Reviewed by Nicky Magas
In Marissa Lingen’s “Out of the Rose Hills,” Tirene’s home is under attack and with her father’s merchant vessels out of port, no one is left nearby to help them. It’s up to Tirene and her companion Yelen, a foreign soldier in the service of her house, to cross over the rose hills and recruit mercenaries from a neighboring city who will hopefully help quell ‘these troubles.’ But the rose hills pose more of an obstacle than just a cloying floral scent and briny drinking water. Something has followed them out of the hills, something as intangible and clingy as the scent of the roses themselves. Something that eats truth.
“Out of the Rose Hills” has an epic fantasy feel shrunk down to pocket size. The result is that while the prose is lovely and the intended goal of the story (finding and returning with help to save her family) is fulfilled, the narrative doesn’t feel satisfying. It’s peanut butter spread on a rice cake; it gives me what I need, but somehow leaves me hungrier than I started. The inclusion of the shadow lady is a very nice element, but I didn’t feel like it goes anywhere. She joins the protagonist, annoys her for a time and then travels back with her with the hint that she could also help Tirene. She is never really explained or fleshed out. Neither is the princess prophecy that the people assume Tirene fulfills when she steps out of the rose hills. In the end, I wanted to walk around this world, but Tirene’s focus is single-minded: Go. Find help. Come back. And that she does.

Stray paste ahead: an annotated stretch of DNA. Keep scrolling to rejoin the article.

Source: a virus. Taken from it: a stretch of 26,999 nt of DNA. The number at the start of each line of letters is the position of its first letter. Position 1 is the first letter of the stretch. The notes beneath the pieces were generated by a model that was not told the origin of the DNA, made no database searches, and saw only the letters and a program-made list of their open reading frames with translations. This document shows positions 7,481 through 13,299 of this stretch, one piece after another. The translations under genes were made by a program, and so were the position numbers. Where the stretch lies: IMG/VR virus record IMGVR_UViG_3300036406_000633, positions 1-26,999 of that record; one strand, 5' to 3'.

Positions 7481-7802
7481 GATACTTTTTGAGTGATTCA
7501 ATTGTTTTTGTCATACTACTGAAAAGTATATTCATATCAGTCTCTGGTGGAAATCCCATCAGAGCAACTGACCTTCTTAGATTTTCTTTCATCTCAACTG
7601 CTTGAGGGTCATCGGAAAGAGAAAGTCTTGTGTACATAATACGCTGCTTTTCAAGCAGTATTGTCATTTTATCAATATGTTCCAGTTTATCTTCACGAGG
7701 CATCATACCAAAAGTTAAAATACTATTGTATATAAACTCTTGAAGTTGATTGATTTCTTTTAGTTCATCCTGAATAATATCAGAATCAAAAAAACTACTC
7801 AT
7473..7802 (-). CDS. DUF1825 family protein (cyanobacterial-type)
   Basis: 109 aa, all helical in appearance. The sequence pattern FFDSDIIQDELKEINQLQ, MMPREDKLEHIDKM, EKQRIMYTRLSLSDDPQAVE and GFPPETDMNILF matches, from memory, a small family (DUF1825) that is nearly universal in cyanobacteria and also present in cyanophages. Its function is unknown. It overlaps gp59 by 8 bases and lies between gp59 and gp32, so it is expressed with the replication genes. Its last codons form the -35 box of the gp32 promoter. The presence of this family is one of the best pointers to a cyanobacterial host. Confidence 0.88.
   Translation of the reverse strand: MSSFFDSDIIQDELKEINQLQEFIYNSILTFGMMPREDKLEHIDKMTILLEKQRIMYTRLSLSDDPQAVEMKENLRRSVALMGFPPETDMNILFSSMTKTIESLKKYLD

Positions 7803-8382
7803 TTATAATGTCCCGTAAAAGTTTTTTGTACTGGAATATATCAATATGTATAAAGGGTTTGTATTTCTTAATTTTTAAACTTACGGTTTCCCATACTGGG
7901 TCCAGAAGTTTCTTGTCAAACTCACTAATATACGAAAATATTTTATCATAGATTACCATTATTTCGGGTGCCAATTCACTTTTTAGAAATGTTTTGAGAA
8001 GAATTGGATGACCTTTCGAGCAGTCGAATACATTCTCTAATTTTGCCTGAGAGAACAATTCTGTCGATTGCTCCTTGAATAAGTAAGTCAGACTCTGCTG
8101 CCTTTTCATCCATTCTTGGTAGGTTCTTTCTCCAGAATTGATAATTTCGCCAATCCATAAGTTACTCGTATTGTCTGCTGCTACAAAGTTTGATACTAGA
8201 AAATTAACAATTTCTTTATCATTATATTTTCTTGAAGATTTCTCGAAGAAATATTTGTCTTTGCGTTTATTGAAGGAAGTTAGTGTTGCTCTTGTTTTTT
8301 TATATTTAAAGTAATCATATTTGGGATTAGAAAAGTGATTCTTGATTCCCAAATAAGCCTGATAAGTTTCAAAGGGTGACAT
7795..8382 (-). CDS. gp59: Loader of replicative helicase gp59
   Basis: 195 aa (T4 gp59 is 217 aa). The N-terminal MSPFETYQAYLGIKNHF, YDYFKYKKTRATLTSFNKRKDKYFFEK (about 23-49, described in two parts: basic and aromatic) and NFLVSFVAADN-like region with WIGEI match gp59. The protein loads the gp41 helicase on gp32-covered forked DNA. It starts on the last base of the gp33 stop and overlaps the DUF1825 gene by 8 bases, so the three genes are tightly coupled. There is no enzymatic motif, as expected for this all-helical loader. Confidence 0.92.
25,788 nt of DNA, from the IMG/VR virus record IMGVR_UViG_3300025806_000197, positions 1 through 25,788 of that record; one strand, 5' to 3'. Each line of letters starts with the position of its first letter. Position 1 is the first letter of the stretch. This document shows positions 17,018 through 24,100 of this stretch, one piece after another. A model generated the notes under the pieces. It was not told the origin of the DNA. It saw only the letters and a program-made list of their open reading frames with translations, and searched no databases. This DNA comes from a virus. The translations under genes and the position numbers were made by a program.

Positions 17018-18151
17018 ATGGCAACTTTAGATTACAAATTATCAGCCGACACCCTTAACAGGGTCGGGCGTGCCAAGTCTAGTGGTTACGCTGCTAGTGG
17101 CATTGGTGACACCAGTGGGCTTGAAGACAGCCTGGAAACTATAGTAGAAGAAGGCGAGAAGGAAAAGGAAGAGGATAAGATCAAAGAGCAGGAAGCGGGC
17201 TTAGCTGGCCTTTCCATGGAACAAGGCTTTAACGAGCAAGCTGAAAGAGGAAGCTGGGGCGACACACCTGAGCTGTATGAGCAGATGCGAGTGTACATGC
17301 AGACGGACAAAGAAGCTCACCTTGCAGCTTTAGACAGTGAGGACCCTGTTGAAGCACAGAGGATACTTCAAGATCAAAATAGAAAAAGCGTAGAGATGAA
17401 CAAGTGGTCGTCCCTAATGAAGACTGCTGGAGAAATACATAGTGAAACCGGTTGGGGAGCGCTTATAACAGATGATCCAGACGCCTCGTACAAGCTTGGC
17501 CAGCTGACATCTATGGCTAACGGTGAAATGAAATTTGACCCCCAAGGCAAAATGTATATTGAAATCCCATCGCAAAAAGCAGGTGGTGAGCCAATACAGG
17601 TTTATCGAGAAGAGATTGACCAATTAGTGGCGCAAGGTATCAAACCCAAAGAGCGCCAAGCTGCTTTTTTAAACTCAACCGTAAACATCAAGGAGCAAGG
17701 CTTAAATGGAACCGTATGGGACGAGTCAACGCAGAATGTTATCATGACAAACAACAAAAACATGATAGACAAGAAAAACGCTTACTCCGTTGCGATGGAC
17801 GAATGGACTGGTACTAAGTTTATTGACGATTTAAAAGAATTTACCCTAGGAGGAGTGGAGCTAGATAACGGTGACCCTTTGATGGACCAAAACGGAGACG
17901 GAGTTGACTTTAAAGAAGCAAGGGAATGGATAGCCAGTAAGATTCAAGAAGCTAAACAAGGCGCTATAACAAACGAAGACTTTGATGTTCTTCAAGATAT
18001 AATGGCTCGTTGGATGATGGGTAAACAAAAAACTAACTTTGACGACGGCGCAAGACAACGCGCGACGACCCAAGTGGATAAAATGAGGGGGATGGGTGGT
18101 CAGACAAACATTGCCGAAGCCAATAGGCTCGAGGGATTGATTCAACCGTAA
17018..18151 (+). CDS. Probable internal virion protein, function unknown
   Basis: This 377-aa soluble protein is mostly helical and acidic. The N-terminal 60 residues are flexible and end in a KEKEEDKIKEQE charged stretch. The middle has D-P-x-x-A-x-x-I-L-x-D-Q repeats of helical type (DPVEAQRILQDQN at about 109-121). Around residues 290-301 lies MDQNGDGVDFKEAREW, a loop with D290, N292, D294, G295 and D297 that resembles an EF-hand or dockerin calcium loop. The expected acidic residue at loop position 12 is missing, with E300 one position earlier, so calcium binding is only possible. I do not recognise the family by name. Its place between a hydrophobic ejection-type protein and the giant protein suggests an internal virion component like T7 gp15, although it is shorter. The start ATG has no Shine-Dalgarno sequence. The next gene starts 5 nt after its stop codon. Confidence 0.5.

The name says it all in Bill Powell’s “The Punctuality Machine, Or, A Steampunk Libretto.” Whitlock Cartwright is the habitually tardy geometry teacher of Lady Cadence, a relationship he dearly wishes to take to the next level. Lady Cadence, however, won’t be wooed by a man who cannot be punctual. Fortunately, Whitlock is also an inventor, and in a stroke of genius he invents a punctuality machine to help him go back in time and make his appointment with Lady Cadence at the correct hour. While the machine works exactly as it is supposed to, Whitlock soon realizes that messing with the space-time continuum has some nasty and even fatal consequences.
The outrageously tongue-in-cheek “The Punctuality Machine” creates ample humor throughout the narrative, which is written as a libretto and in fact is framed as having been originally performed in an alternative April 1, 1882. The characters are over the top and the plot familiar but nonetheless, Powell makes it memorable in his own way. As the reader watches the threads of distorted time become even more hopelessly tangled we learn to expect the unexpected and hope for the best for the befuddled Whitlock and his coy love interest. Additionally, Powell creates a villain so detestable—even before he vaporizes poor Villager 1—that the reader can’t help but cringe every time the narrative takes a turn in his favor. Witty and entertaining, “The Punctuality Machine” makes the reader wish to see it actually performed on stage, with all its slap-stick humor and burning tweed.